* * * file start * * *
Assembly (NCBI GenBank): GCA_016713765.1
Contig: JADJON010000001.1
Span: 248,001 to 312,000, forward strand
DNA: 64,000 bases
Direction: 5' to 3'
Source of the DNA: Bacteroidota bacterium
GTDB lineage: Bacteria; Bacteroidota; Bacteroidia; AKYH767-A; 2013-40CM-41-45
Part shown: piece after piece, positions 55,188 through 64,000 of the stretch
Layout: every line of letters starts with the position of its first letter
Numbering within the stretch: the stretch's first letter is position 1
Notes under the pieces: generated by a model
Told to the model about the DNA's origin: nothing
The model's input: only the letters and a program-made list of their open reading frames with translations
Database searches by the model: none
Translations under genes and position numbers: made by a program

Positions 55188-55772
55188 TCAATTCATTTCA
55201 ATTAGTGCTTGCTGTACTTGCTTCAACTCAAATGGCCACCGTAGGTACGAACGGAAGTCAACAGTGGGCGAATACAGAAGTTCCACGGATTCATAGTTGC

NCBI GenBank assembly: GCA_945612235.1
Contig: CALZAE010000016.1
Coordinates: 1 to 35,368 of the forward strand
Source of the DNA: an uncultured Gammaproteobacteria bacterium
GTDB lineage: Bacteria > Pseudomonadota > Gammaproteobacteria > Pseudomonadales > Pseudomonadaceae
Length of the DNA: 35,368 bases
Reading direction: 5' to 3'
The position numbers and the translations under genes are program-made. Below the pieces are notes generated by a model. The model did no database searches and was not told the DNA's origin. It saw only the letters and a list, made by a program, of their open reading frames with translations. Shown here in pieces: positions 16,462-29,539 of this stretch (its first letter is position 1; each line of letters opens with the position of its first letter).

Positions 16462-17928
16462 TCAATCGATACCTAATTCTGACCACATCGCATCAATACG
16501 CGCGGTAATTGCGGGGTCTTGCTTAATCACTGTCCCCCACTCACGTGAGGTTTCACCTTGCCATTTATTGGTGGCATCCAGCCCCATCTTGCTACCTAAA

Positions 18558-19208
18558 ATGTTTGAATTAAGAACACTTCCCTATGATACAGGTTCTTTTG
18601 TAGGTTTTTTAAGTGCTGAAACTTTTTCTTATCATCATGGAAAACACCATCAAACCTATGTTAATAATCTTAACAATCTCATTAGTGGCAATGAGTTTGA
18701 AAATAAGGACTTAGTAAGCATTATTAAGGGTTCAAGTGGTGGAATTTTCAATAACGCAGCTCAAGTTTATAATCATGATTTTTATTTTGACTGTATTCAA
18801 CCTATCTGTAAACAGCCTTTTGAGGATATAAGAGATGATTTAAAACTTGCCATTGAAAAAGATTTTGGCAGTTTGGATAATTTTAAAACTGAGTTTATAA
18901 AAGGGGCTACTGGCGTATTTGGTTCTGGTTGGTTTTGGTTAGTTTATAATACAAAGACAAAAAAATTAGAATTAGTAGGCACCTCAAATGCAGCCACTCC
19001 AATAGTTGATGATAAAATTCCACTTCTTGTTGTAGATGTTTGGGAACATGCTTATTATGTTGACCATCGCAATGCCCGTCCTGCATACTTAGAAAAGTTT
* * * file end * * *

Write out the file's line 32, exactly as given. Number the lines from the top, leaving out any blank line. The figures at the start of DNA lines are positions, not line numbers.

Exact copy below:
18601 TAGGTTTTTTAAGTGCTGAAACTTTTTCTTATCATCATGGAAAACACCATCAAACCTATGTTAATAATCTTAACAATCTCATTAGTGGCAATGAGTTTGA